Tour inside St Mark's Church, Worsley
Enter by the West Door
The West door is the main door to the church, but it was not always so. Up until 1899, it had been the entrance to the choir robing room, which had been situated beneath the gallery. This room was removed when an oak screen at the west end of the seating in the nave was moved back to form the present internal west door (to counter the fierce draught which was commonplace through the external door!) This allowed the use of the west door for funeral and wedding processions, although it did not come into everyday use until the 1950s
In the vestibule to the right stands the arched entrance to the bell tower, and above the west, the door can be seen in the gallery, which has been little used for many years.
The main body of the church has fixed oak bench pews for the congregation. Arcades of arches to either side direct attention eastwards to the sanctuary. The stone columns in the nave have elaborately carved foliage and flowers to their capitals. Corbels supporting arched openings take the form of carved figureheads. The nave has an oak hammer-beam roof, made of timber brought from the Earl of Ellesmere's Northampton estate by road and then by his own Bridgewater Canal. The slate for the roof was from the Delabow Quarries in Cornwall.
Whilst the South aisle was part of the original church structure, the North aisle was not added until six years later.
The font is of limestone, elaborately carved, with a bronze basin.
It bears the inscription, 'Suffer little children to come unto me and forbid them not, for of such is the Kingdom of God' (Mark 10.14)
Until recently it was plumbed into its own water supply and could be filled via the plughole!
The oak pulpit is made up from carved wooden panels of various dates and styles. At the time the church was built, London salerooms were assembling such pieces, from a variety of domestic and ecclesiastical sources. A part of the surround bears the date 1640. Three of the panels are of the same period, perhaps of Dutch origin, and although small (they have also been pieced) they are remarkably detailed and artistically ambitious, showing a grasp of depth and perspective
The panels of the pulpit depict the four Evangelists in the upper portion, whilst the lower portion represents various biblical scenes, including the Adoration of the Shepherds, the Adoration of the Magi, the Flight into Egypt, and, possibly, the Death of Jezebel
Below the handrail of the pulpit staircase is an old panel depicting the Circumcision, with a more modern addition to keep it in place
The lectern is carved in oak and depicts the figure of St. Mark. It was designed by J. Douglas and made by E. Griffiths of Chester in 1894 at a cost of £50. At the base is Mark's symbol, a carved winged lion.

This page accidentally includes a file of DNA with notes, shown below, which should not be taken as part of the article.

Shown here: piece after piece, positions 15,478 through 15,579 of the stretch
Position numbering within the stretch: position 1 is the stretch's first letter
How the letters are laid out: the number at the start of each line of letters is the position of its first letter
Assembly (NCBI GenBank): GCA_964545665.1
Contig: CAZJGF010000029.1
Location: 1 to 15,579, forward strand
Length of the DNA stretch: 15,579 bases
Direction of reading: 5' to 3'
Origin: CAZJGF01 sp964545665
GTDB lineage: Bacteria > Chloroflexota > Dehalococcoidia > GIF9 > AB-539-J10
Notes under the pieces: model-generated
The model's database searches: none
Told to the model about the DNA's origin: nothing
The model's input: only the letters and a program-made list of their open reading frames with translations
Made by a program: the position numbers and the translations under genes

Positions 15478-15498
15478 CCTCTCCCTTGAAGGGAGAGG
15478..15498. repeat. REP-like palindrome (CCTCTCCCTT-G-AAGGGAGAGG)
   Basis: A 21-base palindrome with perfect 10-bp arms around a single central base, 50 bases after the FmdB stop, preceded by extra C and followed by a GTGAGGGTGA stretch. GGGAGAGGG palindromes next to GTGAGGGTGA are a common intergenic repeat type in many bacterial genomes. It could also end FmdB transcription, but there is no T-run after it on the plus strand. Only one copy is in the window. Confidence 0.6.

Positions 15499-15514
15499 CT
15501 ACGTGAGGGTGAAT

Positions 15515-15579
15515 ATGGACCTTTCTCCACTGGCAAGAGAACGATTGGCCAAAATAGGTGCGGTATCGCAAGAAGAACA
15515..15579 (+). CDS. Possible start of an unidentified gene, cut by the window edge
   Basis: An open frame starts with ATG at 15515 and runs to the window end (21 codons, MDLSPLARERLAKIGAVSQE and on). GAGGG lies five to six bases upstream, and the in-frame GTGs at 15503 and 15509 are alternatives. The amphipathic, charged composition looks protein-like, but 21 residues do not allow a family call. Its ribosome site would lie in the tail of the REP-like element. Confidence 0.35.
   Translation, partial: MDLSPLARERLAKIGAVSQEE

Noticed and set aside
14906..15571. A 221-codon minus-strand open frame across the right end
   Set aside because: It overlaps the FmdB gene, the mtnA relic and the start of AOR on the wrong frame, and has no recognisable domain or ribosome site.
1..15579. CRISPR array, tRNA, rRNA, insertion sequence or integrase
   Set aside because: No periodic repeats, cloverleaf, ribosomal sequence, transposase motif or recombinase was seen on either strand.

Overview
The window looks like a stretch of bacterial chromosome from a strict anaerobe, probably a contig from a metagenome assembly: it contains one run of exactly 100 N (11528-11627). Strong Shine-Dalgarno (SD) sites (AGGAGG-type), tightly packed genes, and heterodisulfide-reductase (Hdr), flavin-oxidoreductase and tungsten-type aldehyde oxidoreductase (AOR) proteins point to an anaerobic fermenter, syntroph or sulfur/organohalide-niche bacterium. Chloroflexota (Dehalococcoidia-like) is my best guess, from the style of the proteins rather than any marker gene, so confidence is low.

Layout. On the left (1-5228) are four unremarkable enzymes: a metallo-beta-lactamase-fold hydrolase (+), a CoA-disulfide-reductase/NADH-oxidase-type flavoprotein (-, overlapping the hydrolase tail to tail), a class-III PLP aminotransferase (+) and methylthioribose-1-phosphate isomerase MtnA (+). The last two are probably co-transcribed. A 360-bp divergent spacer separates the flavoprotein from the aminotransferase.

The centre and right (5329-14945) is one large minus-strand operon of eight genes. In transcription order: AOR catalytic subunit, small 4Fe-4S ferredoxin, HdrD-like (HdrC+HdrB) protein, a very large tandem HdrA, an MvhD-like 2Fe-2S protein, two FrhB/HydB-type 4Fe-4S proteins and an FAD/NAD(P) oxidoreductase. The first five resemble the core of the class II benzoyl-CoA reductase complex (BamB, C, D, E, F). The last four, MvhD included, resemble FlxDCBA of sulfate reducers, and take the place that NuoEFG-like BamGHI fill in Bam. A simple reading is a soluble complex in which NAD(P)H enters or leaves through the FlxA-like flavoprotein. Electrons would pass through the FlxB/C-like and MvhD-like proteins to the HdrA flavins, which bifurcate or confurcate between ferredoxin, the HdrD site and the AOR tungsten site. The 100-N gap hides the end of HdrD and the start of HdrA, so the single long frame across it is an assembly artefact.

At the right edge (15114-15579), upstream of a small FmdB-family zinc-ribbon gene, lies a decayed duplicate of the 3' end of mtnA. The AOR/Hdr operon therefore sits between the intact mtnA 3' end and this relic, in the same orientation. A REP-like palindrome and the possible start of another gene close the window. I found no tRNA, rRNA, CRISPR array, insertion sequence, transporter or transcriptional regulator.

The Chancel & Choir Stalls
The chancel is entered by two white Carrara marble steps, installed in 1892 for £25, replacing the original stone, and is paved in skilful mosaic, in red, blue, fawn, brown and black with fleur de lys and hawthorn sprays and borders of white trefoil and thistle sprays.
The choir stalls, designed by R. Knill Freeman of Bolton, are of oak, and the stall fronts have figures of St David and St Cecilia and panels of intricately carved foliage and shields, showing the symbols of Christ’s passion: on the north, the cross, nails, reed and sponge, spear, thirty pieces of silver, seamless robe, dice, lantern sword and stave; on the south, ladders, pincer and hammer, sacred heart, crown of thorns, whipping post and scourges. All this for £465!
The clergy stalls, which are probably by Scott, carry statues of the four Doctors of the Church - Jerome, Gregory, Augustine and Ambrose
The chancel roof is of oak, and was first painted in bright colours in 1952.
The Sanctuary and Reredos
Two more marble steps lead into the sanctuary and another two to the altar. In the sanctuary floor are several small winged lions, hawthorn leaves, sprays and red crosses, and a large pelican – a symbol of Holy Communion that is both traditional and has contemporary resonances. It stems from the legend that the mother pelican plucks blood from her breast to feed her young
St Augustine puts it slightly differently:
The pelican fervently loves her young birds. Yet when they are haughty they smite her in the face and wound her, and she smites them and slays them. And after three days she mourns for them; and then, striking herself in the side till blood runs out she sprinkles their bodies, and they come back to life. In the same way, Christ was beaten by the children of men, and yet shed his blood to give them eternal life.
The original vestry had consisted of a small clergy "robing room" built off the north side of the chancel. However, the building was replaced in 1884 with the present substantial structure which provided an organ vestry and combined choir and clergy vestry.
A complete gallery of past incumbents adorns one wall of the vestry.
The Organ Console and Organ Chamber
The organ chamber is situated at the East end of the North aisle where a 2-manual Compton extension organ (slightly enlarged in 1975) was installed in 1952 with the console in the Ellesmere Chapel
The organ had given sterling service over the years, but by the end of 2003, it was clear that the organ was in need of major overhaul or replacement. After a long quest to find a suitable replacement instrument, a redundant instrument in Tottington, Bury was acquired in 2005. This is a 3-manual Alexander Young 1905 instrument, which has been completely renovated by Messrs George Sixsmith. The opportunity has also been taken to augment the original organ by the addition of further ranks of pipes, whilst the console has been returned to its original position behind the choir stalls on the North side of the chancel